One of my goals on The Atlas Heart is to break down travel misconceptions or judgments about places and ideas. Perhaps it could be that destination that everyone warns you not to visit because of how dangerous it is, or maybe you yourself had preconceived notions that were proven wrong once you arrived to where you were going.
My aim is to present a variety of different opinions and experiences through the eyes of other travelers. It’s important to hear travel stories from all different perspectives in life, I call it seeing the world through a kaleidoscope lens.
So, I’m starting my first ever guest posting series about these travel misconceptions we find throughout our lives and epic journeys. I’ve asked a few writers to talk about their own misconceptions and perhaps how they were proven wrong in their travels.
Without further ado, I’m happy to introduce the next guest poster on this blog – Nikoleta from The Bonfire Dream – talking about her time in St. Petersburg and the trepidation she felt before she arrived in Russia. Take it away Nikoleta!
Meriel Buchanan named St. Petersburg the city of trouble in her book when discussing the events that took place between 1914 and 1918. Perhaps at that time it used to be a city full of danger, a place where all problems began. But now… now it is a city that is a trouble-maker only in one sense – it will steal your heart and never give it back.
Once we got this out of the way, the advice started. As I said, both of my parents studied in Russia, in Moscow. My mother had some horror stories to share, my father not so much. My mother had not gone back since she graduated, unlike my father. As much as my father didn’t have any horror stories from the time he spent studying in Moscow, he had a few from his time in 21st century Russia.
So did my grandfather who went there for a visit recently, as well as the travel agency that helped to organize our trip. They sent us several emails with information about how to act, dress, what to avoid, etc. Not to mention the news I heard about Russia before our trip and my own internet research. A week before our trip was due, I almost canceled it. Luckily, I didn’t.
Russia was not at all as scary as it was painted to be. Or at least St. Petersburg wasn’t. I like to remember the image of myself and my mother, who was often mistaken for my prettier sister, walking down a side street after midnight with no people present, completely relaxed. We did not feel endangered. Although we passed a typical clubbing street and there was a chance of encountering drunk locals, we felt safe.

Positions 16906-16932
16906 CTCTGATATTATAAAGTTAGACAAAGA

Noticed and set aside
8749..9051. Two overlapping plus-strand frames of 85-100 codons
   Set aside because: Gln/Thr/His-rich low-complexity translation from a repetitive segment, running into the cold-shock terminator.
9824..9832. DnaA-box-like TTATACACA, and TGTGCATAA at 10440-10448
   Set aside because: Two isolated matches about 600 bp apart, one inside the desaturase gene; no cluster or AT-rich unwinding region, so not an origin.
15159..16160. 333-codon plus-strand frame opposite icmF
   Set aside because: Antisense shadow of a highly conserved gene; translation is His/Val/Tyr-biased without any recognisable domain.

For the rest of our days, when the sun was up, we were with a group of tourists getting to know the most important places of St. Petersburg as well as the history and vibrant culture of Russia. Since my mother speaks fluent Russian, we found ourselves in conversations with locals as well. Not once did anyone seem to be a threat to us.
In fact, our trip to Russia was the most amazing part of my summer holidays. I felt like for the first time, my mother was not my mother but my best friend. I felt like I understood her, like I could relate. Her dreams were like mine although she gave up on them a long time ago and I am ready to fight for mine. And at that time, I was ready to fight for her dreams as well.
I understood one important thing about family life from this trip – all the members of our family are our soul-mates, but it’s up to us to let them into our hearts or lock them out. As well as it is up to us to choose whether or not to be scared of rumors or bad reputations of places around the world. It’s our choice to miss out on wonderful adventures or enhance the chance of danger and open our hearts, because that’s what travel is all about – opening your heart to the unknown.
Nikoleta is the author of The Bonfire Dream, a blog launched in August 2016. She mostly writes about European destinations, however her blog also features some African, Asian and American destinations. For her, travel is not so much about learning detailed history and sightseeing, but mainly about getting to know oneself through the learning of new cultures.
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